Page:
Last year, some Wall Street banks settled in a fraud lawsuit for $95 million, filed by Florida resident and white-collar fraud specialist, Lynn Szymoniak. The lawsuit named 28 “banks, mortgage servicers and document processing companies,” and was filed in federal courts in North and South Carolina.
The scam consisted of the banks drawing up fake mortgage documents “because they could not legally establish true ownership of the loans when trying to foreclose.”
The lawsuit, recently unsealed, exposes some nasty secrets about the way in which banks handled the lawsuit and what that handling means. David Dayen with Salon, reported because the banks settled, rather than fought the suit, there are “tens of millions of mortgages in America [that] still lack a legitimate chain of ownership.” These tens of millions have been estimated to equal up to trillions of dollars. And because the mortgage documents are forgeries, there is no “underlying owner” that can rightfully foreclose on these mortgages.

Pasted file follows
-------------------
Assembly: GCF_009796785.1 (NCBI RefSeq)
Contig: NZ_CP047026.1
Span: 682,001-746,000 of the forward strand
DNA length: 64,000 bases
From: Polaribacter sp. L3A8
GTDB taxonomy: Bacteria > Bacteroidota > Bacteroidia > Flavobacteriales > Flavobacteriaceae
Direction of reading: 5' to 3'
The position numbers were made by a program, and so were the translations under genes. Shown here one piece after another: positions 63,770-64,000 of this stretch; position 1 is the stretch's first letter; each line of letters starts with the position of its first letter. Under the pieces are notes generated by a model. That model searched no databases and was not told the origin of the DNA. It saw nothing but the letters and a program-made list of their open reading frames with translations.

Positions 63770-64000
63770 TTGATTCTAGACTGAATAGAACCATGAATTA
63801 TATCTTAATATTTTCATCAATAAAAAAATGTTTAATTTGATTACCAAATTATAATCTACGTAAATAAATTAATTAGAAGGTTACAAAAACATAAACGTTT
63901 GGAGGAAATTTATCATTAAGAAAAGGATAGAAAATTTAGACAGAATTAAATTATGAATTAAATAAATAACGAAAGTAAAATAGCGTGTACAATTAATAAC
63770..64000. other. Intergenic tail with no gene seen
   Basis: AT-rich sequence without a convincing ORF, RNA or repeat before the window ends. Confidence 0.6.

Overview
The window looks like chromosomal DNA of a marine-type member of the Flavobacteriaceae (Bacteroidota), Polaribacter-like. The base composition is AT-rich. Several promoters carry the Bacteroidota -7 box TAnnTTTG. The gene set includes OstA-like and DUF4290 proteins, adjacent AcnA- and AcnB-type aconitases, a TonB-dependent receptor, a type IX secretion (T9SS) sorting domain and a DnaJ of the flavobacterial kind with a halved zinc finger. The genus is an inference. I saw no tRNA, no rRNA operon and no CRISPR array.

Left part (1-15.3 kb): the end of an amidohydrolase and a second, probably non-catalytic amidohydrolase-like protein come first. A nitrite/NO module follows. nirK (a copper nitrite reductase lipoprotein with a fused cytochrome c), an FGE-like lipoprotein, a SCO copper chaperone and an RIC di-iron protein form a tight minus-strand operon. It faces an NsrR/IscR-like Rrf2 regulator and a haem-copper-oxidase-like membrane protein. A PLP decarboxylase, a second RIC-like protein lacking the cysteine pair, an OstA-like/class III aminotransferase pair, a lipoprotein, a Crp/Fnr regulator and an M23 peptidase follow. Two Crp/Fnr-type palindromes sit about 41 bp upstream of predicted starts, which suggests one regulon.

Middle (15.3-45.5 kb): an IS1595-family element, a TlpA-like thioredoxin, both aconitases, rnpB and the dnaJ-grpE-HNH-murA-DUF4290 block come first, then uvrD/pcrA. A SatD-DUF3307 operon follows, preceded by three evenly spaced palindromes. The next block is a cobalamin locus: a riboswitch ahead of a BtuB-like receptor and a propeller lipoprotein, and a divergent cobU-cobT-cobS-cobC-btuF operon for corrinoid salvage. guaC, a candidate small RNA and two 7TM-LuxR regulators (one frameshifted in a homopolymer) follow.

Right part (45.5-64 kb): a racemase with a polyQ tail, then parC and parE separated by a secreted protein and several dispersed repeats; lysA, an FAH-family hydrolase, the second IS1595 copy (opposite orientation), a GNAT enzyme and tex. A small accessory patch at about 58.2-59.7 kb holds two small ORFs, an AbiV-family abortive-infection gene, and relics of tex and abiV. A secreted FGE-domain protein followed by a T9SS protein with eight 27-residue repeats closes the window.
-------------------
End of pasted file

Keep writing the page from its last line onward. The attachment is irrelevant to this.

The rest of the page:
What the banks were doing is sending off securities that were not mortgage-backed. They were essentially empty securities. As Syzmoniak points out, the “Defendants used fraudulent mortgage assignments to conceal that over 1400 MBS trusts, . . are missing critical documents.” The banks would push out these non-mortgage backed securities and eventually created over $1.4 trillion of worthless mortgages and securities.
A crucial piece of evidence in the lawsuit was that, in 2009, one “Assignment of Mortgage was inadvertently not recorded prior to the Final Judgement of Foreclosure.” This makes the underlying ownership of the mortgage invalid because that finding proved that the “mortgage assignment was not made before the closing date of the trust.”
Because these documents were faked, mortgages “were materially harmed by the subsequent impaired value of the securities.” The banks committed fraud to the most severe degree. They created $1.4 trillion in non-mortgage-backed securities, but they were able to settle by only paying a fraction of the amount they defrauded. And they even lied to the Securities and Exchange Commission about the valuelessness of the mortgages. No one was put in handcuffs, no one was convicted.
Despite the five largest banks settling, Szymoniak can still bring other banks like HSBC, Bank of New York Mellon, and Deutsche Bank to trial to seek retribution of their crimes.